Since the economic downturn in the U.S., companies have explored ways to improve business efficiencies in a tough economic climate. Pharma companies are no different. But in addition to economic pressures, pharmaceutical research and development (R&D) has faced unparalleled business challenges in recent years — including increasingly stringent health authority requirements, unsustainable fixed cost models, and the complexity of managing numerous vendor partners and technology systems.
Unlike companies focused on marketing consumer goods, pharma bears the responsibility of continuing to deliver life-saving medications and technologies at a reasonable price to patients. This leaves life science companies with a key question — how can they help improve patient outcomes while decreasing the costs of producing important medications?
In addition to this, during the last 15 years, pharmaceutical R&D spending has grown 5% annually, but output in terms of new molecular entities approved by the U.S. Food & Drug Administration (FDA) has dropped 22%.1 The pharma industry needs to figure out how to adapt to fewer new drug approvals while still continuing to improve patient outcomes.
Technology presents an opportunity for companies to begin improving efficiencies in the R&D process. Accenture notes that maintaining basic operations and completing transactions can consume up to 80% of the time of a pharma company’s IT resources. As a result, IT departments have limited capacity to focus on technology innovation. Resources are bogged down with administrative duties, when IT capabilities could instead be leveraged to streamline and optimize R&D processes.
For example, Pfizer launched an internal program to dramatically improve its R&D productivity. Working with its research partners, it utilized cloud computing to develop an innovative technology platform to capture operational and clinical data for clinical trials, giving easy access and control over all its data. This cloud-based model for aggregating clinical trial data could potentially replace Pfizer’s traditional technology infrastructure for clinical trials, reducing the need for capital expenditure and significantly lowering annual IT operating costs, all without sacrificing quality or outcomes.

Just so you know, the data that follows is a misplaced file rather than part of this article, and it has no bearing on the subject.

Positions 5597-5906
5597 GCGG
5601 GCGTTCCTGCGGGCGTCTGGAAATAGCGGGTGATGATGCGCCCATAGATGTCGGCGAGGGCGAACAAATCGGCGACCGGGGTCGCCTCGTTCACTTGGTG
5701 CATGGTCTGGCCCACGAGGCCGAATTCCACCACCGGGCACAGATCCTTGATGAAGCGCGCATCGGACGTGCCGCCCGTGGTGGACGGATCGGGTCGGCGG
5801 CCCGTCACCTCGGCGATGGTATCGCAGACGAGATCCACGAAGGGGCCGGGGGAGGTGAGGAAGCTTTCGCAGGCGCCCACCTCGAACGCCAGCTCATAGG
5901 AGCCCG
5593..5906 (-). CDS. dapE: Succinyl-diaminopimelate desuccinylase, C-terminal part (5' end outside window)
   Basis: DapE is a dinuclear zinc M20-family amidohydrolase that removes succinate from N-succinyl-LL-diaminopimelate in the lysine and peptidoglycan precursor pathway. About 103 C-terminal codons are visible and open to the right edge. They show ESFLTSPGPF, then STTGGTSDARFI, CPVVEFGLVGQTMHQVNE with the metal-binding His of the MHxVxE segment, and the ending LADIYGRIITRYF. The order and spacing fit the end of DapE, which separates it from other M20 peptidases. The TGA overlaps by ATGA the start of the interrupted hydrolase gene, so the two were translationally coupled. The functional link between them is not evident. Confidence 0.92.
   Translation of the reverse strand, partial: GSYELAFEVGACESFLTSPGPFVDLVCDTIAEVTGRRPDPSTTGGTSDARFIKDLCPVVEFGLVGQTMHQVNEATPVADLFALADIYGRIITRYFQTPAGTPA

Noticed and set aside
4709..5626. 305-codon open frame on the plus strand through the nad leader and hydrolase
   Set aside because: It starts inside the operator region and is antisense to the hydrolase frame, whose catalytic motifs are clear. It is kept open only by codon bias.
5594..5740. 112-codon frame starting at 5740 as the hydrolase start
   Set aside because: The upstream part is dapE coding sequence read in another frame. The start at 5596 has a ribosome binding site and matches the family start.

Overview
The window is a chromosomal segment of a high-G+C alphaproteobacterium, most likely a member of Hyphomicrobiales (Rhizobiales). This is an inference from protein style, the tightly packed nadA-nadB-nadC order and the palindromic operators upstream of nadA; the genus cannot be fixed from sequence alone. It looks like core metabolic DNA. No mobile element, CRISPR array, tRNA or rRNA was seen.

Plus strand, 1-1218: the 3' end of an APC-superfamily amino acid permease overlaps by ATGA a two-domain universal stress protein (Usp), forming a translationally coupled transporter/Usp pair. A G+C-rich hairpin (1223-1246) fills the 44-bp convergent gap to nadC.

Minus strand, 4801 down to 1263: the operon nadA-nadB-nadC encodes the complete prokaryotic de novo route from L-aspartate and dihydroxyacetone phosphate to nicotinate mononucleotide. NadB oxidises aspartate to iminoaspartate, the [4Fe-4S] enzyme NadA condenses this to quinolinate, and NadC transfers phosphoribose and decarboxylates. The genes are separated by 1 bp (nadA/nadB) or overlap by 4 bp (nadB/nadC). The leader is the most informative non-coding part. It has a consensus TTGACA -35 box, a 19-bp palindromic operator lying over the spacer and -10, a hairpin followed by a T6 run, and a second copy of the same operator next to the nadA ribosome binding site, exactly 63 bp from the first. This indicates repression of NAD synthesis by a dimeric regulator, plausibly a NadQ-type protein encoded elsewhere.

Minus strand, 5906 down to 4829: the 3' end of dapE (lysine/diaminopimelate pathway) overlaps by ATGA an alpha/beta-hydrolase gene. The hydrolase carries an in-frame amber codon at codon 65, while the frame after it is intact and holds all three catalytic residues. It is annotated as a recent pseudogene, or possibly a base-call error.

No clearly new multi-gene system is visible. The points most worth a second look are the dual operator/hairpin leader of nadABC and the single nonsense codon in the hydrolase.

The benefits from Pfizer’s cloud-based data aggregation are numerous, and its initiative will likely lead the way for other pharma companies to follow suit. Technology like cloud-based pay-as-you-go models allow companies to focus on the science, rather than the operations, of clinical trial execution.
It also opens the way for companies to participate in pre-competitive collaboration opportunities with industry peers. In the past three years, 18 R&D locations have closed in the U.S., with an additional 14 in Europe.2 Accenture predicts that by the end of this decade, many pharma companies’ R&D operations may no longer own or invest in their technology solutions. With these challenges facing R&D, it is essential that pharma companies identify where they can work together to keep costs low.
Improving data aggregation, utilizing cloud computing and fostering seamless collaboration are just a few ways that R&D can elevate life science companies as digital businesses (click here to view Seven Digital Trends for Better Patient Outcomes). Pharma should also look to give personalized services to its customers. By focusing on relationships at scale, life sciences companies can tailor its services to customer segments, such as patients, providers, payer, regulators and pharmacists. Companies can also explore maximizing design for smart analytics, developing an active defense approach for securing intellectual property and extending virtualization concepts to networks.
For most pharmaceutical companies, this change in approach cannot come soon enough. They are constrained by the cost of drug development, the complex web of regulations they face and lengthy approval timelines. Life science companies are navigating complex issues, but through efficiencies in the R&D process, they can focus on what’s most important — the science behind better patient outcomes.
1 “Workforce Reductions in Pharmaceuticals Outsourcing, External Innovation and Collaboration Will Drive Industry Forward”, GBI Research, June 12, 2012, http://www.marketresearch.com/GBI-Research-v3759/Workforce-Reductions-Pharmaceuticals-Outsourcing-External-7025797/.
2 Accenture Research based on CMR’s 2012 Pharmaceutical R&D Factbook, Thomas Reuters, and EvaluatePharma, 2013.
David Boath is managing director of Accenture Life Sciences Research and Development. He has worked with numerous top 40 pharmaceutical clients, helping them improve speed-to-market, reduce costs and lower risks. During his 15 years with Accenture, he has led various groups in process consulting and change management, and has held geographic and group leadership roles. He can be reached at firstname.lastname@example.org.